CRL Reports: Composite wood / iron objects: pole arms and partisans
La Salle Shipwreck Project
Texas Historical Commission
Throughout each year, the Conservation Research Laboratory conserves material from a number of different archaeological projects. The purpose of these CRL reports is to showcase the conservation procedures used to treat some of the more interesting archaeological material. The conservation of a partisan found on the Belle is presented in this report. The Belle, one of the ships of French explorer Robert Cavelier, Sieur (Lord) de La Salle, was lost in Matagorda Bay, Texas in 1686. It was excavated by the Texas Historical Commission.
During any shipwreck conservation project, and the Belle is no exception, there are always artifacts classified as composite artifacts because they are comprised of disparate materials that cannot be disassembled or broken down into their component parts. A number of pole arms found on the Belle fall into this category as they all have iron blades attached to long wooden shafts.
Definition of Terms
A ‘pole arm’ is an all-inclusive word for any metal pointed shaft used for military and/or status purposes. There is considerable confusion and overlapping of definitions for the numerous 15th- through 18th-century wooden shafts with metal pointed ends. They are referred to as pikes, spontoons, partisans, and halberds to name but a few.The encrusted object to the left was recovered from the Belle. It can be identified as a partisan, which is defined either as “a weapon used by infantry in the 16th to 17th centuries, consisting of a long-handled spear, the blade having one or more lateral cutting projections” (Oxford Universal Dictionary of Historical Principles 1955) or as “a broad-bladed pole arm usually having short, curved branches at the base of the blade; but the shapes of the blades vary greatly” (Stone 1961:484).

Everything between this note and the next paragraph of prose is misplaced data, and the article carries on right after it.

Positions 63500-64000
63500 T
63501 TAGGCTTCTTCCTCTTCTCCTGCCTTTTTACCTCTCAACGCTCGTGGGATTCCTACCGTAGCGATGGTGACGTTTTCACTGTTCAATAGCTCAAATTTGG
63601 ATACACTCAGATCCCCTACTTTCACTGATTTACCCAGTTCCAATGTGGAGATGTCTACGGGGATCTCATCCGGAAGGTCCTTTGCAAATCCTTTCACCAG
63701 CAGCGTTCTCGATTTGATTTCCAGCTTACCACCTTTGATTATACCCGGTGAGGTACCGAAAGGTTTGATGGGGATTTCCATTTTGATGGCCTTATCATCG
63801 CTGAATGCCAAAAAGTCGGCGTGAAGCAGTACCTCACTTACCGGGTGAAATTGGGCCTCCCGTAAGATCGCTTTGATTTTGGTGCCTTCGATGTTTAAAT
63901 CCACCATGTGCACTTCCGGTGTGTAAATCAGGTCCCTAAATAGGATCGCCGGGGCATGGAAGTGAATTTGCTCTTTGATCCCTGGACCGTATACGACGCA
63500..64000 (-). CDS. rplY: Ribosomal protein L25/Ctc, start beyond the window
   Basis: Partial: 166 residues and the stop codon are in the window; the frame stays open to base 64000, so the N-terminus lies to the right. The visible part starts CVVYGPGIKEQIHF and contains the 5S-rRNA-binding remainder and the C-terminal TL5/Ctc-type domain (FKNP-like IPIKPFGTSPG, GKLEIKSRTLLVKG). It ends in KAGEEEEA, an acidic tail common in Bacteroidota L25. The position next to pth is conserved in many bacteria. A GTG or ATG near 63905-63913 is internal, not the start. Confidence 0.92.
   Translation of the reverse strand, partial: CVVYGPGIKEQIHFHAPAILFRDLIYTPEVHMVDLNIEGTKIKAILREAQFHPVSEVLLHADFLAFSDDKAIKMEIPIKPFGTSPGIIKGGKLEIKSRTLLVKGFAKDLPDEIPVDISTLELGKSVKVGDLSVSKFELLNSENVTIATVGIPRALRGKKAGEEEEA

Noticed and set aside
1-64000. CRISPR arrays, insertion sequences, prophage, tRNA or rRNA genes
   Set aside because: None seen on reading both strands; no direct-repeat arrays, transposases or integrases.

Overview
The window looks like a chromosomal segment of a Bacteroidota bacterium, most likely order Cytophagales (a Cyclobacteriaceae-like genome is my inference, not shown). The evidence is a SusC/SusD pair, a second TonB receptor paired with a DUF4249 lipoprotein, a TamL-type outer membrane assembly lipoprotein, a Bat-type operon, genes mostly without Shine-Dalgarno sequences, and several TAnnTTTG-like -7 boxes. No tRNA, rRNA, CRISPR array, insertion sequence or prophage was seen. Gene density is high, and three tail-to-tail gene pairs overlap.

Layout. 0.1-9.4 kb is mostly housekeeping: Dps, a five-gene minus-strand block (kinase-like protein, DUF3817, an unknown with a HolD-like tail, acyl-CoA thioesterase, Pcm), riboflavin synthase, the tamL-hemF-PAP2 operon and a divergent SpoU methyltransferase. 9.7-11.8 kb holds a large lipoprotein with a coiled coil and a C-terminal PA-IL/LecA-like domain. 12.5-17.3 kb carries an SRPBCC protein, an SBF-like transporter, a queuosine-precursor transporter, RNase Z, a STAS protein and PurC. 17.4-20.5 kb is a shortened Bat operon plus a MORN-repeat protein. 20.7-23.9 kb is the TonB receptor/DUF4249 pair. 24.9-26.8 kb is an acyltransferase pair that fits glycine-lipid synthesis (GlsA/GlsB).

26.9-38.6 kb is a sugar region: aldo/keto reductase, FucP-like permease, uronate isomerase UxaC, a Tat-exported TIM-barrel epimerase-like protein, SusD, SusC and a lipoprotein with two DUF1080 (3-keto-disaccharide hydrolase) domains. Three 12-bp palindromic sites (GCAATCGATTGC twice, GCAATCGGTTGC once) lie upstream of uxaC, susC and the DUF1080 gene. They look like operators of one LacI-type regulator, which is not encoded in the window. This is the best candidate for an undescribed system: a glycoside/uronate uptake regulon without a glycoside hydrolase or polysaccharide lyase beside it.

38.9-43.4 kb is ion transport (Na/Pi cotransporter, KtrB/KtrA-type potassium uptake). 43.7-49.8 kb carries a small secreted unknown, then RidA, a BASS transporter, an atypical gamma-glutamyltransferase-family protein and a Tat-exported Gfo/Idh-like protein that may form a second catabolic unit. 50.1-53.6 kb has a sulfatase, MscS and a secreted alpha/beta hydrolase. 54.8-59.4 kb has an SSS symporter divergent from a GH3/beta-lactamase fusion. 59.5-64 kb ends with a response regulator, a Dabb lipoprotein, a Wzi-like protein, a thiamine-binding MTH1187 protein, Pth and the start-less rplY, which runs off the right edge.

A partisan, Stone (1961:484) continues, is “particularly the weapon of the guards of dignitaries and many specimens are elaborately decorated. It was used throughout the 16th and 17th centuries and still is used as a ceremonial weapon.”
The encrusted pole arm/partisan shown here is an excellent example of an iron/wood composite artifact. It is presented as an interesting example of the role that casting in epoxy plays in modern conservation. Casting is of particular importance in the conservation of the Belle‘s iron artifacts, for only a natural mold formed by the encrustation is all that remains of a significant percentage of them — especially the smaller objects. It is important to remember that when a metal object is lost in the sea, a layer of encrustation begins to form immediately on its surfaces. This encrustation creates a perfect impression (in many instances) and mold of the original metal object.
In order to properly evaluate the encrusted pole arm, it was necessary to first obtain a good set of radiographs. Where sound metal remains on an encrusted artifact, it shows as a white area on a radiograph, for X rays do not readily penetrate through metal and thus only slightly expose the X-ray film. Areas where metal is completely corroded are indicated by a gray shadow.
In the case of the Belle pole arm, we could determine from the radiograph (illustrated at right) that some metallic iron remained in the thick, center part of the blade. However, no metal remained along the blade’s thin cutting edges. In short, all that remained of the blade was a hollow mold filled with loose slush. We decided then to make a cast of the blade from the impression it had left in the encrustation.
The figure to the right was drawn from X rays of the encrusted object. It can be classed as a partisan, since it is very similar to the example highlighted in the figure below.
The highlighted partisan (left) is a 17th-century French piece. The other examples show the range of variations found within this interesting partisan class of polearms.
Elaborate etched designs are evident on some of these examples.